Albert Boxler, Alsace
"If you're looking for great dry Rieslings of the world, you can't go past Domaine Albert Boxler, and there are unlikely to be better Rieslings on granite soils anywhere."
- Stephan Reinhardt, The Wine Advocate
Albert Boxler er et af stjernenavnene i Alsace. Jean Boxler er ved roret og kvaliteten har aldrig været bedre fra denne fornemme adres...
All the young vines from the Sommerberg Grand Cru and one limestone parcel go int this estate 2021 Riesling. The nose is pristine and fragrant, projecting notions of crushed citrus leaf and tangerine peel. The palate is just as crisp and aromatic, taut, bright, crystalline and touched with vivid and zesty citrus - from vibrant, tart lemon to aromatic tangerine. This is bone-dry, slender, tight and dazzling. Wow. (Bone-dry) - Anne Krebiehl MW
Luminous green-tinged straw-yellow. The very mineral nose also offers notes of white flowers, ginger and fennel (the latter typical of the Dudenstein site). The calcaire soils shows off well in the mouth, juicy acidity carrying the orchard fruit and lime flavors on the long saline back end. One of the best entry-level Rieslings from Boxler in recent memory (it is released in Europe as a Riesling Reserve), perhaps because it is made with grapes from many different vineyards that would normally have gone into making other wines (in 2017, because of the hail, Boxler was left with fewer grapes and so decided to make fewer wines by blending everything together). Therefore, in 2017 this was made with grapes grown on the Pfoeller, the Dudenstein and the high part of the Sommerberg (where early-season frost hit hardest in 2017).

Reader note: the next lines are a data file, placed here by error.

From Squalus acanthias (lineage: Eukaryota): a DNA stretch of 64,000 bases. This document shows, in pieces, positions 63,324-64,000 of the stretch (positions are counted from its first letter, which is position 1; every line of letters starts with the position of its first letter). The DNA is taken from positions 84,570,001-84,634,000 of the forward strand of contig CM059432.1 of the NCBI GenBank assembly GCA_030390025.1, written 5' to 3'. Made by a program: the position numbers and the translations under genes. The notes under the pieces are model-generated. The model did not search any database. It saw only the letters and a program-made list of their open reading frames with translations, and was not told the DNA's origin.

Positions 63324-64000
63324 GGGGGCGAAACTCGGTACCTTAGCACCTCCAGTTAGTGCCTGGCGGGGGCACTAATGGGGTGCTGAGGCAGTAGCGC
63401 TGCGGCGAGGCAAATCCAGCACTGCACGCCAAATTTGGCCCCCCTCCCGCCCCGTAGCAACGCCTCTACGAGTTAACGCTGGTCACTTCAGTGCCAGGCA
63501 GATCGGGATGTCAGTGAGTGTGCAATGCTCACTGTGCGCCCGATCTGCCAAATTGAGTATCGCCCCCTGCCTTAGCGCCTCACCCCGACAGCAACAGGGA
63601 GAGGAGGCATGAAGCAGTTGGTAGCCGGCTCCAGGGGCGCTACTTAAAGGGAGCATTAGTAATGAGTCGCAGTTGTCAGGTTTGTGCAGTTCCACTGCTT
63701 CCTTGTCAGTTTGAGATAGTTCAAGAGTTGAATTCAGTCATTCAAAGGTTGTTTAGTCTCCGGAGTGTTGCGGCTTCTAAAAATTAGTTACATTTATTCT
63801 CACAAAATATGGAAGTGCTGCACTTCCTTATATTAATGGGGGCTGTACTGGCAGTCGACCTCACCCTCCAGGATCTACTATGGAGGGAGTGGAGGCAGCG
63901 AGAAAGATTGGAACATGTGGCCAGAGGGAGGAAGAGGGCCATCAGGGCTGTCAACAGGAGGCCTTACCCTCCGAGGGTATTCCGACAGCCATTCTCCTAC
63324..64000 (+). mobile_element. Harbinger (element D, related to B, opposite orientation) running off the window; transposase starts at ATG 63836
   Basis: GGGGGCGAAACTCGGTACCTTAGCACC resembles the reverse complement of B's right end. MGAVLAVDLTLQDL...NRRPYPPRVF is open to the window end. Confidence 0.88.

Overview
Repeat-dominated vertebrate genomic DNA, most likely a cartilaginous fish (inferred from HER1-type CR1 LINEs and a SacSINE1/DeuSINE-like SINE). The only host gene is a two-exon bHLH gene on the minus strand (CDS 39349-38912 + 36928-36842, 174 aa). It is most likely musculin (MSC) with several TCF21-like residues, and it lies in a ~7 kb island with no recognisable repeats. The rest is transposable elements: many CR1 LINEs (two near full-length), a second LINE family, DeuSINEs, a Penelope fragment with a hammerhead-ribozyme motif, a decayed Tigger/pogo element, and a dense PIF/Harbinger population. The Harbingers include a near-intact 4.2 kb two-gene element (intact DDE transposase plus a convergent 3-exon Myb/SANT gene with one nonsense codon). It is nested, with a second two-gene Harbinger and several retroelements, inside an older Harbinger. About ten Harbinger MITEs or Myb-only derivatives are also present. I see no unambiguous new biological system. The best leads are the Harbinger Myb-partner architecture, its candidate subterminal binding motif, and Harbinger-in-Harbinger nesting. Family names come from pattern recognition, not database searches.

Bright golden-tinged straw. Mineral elements and hints of licorice complement ripe citrus and stone fruit aromas and flavors. This showcases noteworthy complexity for an entry-level wine. Finishes long and nicely textured, displaying a peppery nuance on the long, smooth finish. Sneaky concentration here. Made with grapes grown on the calcaire soils of the Pfoeller (a lieu-dit reportedly destined to be upgraded to premier cru status soon) and the high part of the Sommerberg (where the granite soils can lead to water stress in drought years). Boxler makes this from vines that average slightly less than 30 years of age. - Ian D'Agata